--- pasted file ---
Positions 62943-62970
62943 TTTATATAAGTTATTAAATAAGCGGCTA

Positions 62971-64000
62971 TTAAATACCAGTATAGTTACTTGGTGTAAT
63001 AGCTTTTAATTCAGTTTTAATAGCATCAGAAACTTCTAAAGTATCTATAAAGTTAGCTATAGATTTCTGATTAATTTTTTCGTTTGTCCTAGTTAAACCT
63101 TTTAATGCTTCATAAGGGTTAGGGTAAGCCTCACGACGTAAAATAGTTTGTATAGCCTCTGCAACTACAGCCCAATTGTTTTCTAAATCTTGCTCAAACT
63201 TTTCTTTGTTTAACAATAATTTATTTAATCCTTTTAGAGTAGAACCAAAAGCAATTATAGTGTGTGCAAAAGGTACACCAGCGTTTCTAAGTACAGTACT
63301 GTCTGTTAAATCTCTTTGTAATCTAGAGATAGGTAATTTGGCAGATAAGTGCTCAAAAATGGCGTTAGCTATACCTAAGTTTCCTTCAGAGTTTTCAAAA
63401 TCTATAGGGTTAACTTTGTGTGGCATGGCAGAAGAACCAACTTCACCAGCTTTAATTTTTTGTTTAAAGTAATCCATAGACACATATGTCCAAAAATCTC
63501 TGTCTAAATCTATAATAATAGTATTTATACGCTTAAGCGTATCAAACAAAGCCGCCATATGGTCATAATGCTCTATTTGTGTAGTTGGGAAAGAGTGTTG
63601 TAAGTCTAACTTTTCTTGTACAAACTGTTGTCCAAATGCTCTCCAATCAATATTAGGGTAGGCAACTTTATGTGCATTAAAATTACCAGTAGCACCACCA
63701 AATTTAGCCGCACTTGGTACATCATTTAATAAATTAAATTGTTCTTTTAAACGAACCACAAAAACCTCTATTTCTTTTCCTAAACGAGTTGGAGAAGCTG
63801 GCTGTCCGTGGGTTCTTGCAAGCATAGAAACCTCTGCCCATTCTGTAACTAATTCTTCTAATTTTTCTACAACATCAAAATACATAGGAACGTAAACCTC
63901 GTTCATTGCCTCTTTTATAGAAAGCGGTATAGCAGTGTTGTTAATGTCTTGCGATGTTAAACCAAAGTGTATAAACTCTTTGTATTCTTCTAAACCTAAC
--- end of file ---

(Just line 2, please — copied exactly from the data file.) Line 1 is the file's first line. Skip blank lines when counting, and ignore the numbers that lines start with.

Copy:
62943 TTTATATAAGTTATTAAATAAGCGGCTA